In Flame in the Mist, Mariko discovers herself. In Renée Ahdieh’s Smoke in the Sun, Okami does the same thing, bring this two-book series full circle for a beautiful, stunning conclusion.
Mariko makes a deal with Roku and Raiden, the new emperor and the emperor’s elder brother: she’ll marry Raiden if they spares the lives of those in the Black Clan, especially those of Okami and Ranmaru. And Okami makes a bargain as well: he’ll go with Raiden and Roku willingly as their prisoner if the rest of the Black Clan are left alone. As a result, this book finds her ensconced in the royal palace in preparation for her marriage and him in the palace dungeon waiting for execution.
But Mariko isn’t willingly to let the boy she loves die. After all, she’s no longer a girl who’s struggling with her personal identity; she’s a woman who knows who she is and is willing to make personal sacrifices for the good of the boy she loves and the people of the kingdom. Her challenge is to become a paragon, someone who can whisper in the ear of the emperor’s brother, a life totally different from the one she lived in the forest with the Black Clan.
Meanwhile, the Black Clan aren’t willing to let their leader and Shogun die and the former emperor’s wives (Raiden’s and Roku’s mothers) vie against each other for power and legacy. In this sequel, feudal Japan is arrayed against itself in a fight that threatens to topple an empire.
So. Many. Thoughts.
I love that Mariko, while the heroine and main character, isn’t the only one undergoing change and discovery. While she’s done the lion’s share of her self-discovery in Flame in the Mist, she’s still growing. She discovers her power as a woman, which is not inconsiderable. She recognizes the power of change, that others can be better than what they had been, that first impressions aren’t always right or fair.
This story is Okami’s, our hero’s, turn to develop and change. For years he’s forsaken his birthright as heir of the shogunate because of fear, hatred, and anger. For years he’s let his best friend be burdened with his name and responsibility. Finally, he’s ready to be the warrior that he’d been trained to be, ready to take his name and place in the empire.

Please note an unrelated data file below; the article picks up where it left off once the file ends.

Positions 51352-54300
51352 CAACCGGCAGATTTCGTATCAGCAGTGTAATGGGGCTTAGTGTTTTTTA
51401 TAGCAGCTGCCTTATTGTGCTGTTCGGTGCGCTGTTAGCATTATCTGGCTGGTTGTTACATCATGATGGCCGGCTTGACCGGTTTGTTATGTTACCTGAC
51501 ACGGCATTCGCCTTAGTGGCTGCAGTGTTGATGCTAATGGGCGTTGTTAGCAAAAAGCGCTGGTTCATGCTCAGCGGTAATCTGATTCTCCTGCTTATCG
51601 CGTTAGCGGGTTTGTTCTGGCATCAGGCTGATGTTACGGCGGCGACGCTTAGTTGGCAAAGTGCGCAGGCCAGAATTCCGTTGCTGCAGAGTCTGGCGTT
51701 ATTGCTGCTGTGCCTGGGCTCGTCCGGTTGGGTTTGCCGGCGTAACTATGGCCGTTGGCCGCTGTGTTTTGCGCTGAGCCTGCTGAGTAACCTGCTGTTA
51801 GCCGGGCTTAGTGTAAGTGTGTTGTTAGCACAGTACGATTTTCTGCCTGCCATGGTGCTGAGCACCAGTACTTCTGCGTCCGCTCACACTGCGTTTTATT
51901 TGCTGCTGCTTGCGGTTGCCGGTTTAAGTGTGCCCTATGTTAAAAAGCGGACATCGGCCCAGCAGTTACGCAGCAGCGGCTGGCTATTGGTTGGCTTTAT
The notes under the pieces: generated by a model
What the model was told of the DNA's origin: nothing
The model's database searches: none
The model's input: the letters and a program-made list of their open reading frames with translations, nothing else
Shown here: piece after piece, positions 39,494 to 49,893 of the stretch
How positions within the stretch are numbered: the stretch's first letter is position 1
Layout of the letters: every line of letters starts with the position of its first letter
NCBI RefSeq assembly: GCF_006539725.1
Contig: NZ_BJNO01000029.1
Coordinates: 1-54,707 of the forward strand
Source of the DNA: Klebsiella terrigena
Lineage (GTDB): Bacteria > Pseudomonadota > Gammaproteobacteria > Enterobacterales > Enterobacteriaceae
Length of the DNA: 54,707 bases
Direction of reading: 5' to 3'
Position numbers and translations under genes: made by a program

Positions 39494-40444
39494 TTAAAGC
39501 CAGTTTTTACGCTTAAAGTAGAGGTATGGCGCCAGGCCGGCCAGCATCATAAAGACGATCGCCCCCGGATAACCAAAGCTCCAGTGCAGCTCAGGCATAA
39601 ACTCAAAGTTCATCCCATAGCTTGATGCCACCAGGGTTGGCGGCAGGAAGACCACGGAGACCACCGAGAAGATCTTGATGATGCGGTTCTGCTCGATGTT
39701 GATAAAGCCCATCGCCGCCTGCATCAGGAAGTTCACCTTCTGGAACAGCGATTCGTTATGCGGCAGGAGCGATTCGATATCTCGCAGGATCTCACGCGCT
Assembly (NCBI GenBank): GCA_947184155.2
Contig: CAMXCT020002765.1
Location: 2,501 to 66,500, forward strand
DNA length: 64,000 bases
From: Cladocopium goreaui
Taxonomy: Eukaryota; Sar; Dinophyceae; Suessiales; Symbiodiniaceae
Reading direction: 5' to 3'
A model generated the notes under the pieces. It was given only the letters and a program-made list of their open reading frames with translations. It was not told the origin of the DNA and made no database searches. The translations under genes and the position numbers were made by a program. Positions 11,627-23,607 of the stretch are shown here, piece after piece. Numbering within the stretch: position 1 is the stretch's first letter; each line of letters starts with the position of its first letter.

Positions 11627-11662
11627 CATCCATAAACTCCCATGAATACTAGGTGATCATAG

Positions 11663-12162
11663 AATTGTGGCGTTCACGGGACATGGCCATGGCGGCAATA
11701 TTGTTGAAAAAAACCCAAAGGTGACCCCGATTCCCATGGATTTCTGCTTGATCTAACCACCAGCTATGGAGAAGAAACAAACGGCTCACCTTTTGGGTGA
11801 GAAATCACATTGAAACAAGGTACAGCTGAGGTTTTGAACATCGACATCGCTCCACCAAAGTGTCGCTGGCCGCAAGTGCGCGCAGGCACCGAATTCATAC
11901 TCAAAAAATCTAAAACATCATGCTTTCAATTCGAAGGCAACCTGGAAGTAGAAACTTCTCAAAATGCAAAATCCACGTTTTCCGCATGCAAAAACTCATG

The real surprise in Smoke in the Sun is the attention to Raiden, Roku, Kenshin, and Yumi. All four are secondary characters, but they’re developed like main characters. Kenshin, for instance, develops dimensions to his personality, a process that starts in Flame in the Mist during a tragic moment. He starts to question himself, which in his case is a good thing. He’s no longer just the Dragon of Kai, but also a heart-broken boy, the brother to a difficult sister, and a man wondering who he really is and where he really belongs. And then there’s Yumi, the sister of Ranmaru, who wants to be more than a maiko (apprentice geiko or geisha). She’s strong and athletic, much more than we were given to believe in the first book.
The big change, though, has come with Raiden and Roku. In the first book, the brothers are not much more than shadowy figures who pose a danger to Mariko, Okami, and the Black Clan. What we do know of them isn’t good: they’re rigid, self-serving, and violent…or so we think. In the second book, they seem to be more of the same until we see differences in them, whether changes spurred by the plot or just their real personalities shining through. Raiden is more than a brute and Roku is not the weakling he appears. The fascinating thing about Raiden and Roku is that their personalities are mirrored by those of their mothers. While Raiden’s mother isn’t a good person, she was a good mother, showing love, charity, and tolerance even to those who hated her (such as Roku’s mother). Roku’s mother, on the other hand, is petty and hateful, qualities that marked her life and Roku’s as well. The interaction of these two boys is fascinating because it brings to life the importance of nurture on personality and character. In some ways you almost feel sorry for the villain because some of that was a result of how he was raised.
With so many strong characters, you’d think the storyline would be polluted with all the points of view and voices, but it wasn’t. The main characters had the lion’s share of perspective, but the others filled in the spaces of the plot, weaving together disparate voices into a surprisingly melodious chorus. While not all the points of view made sense at the time, in the end they culminated in a tightly-woven storyline that made sense and answered questions while still leaving room for some interpretation.
There were some devastating conversations and quotes that captured my imagination. There’s the conversation between Mariko and Raiden about what a true leader looks like, the conversation between two twins who have chosen diverging life paths, the conversation between a mother and a future daughter-in-law about raising a child to be good, the conversation Okami had within himself about his duty and his heritage, and the conversation between two who love each other when they’re not sure that their love will be enough:
“Ours is a love stronger than fear and deeper than the sea.”
“Loss had taught her yet another lesson. Real love was more than a moment. It was everything that happened after. Chaos in one instant, simplicity in the next. Everything and nothing in the space of a simple breath. It was clarity, sharp and numbing, like a winter’s morning.”
This book was just as strong as the first one. It talked of goodness and change, of sacrifice and love. It made me think while still being entertained. Smoke in the Sun is definitely worth reading…as is the entire series (and possibly everything written by Renée Ahdieh).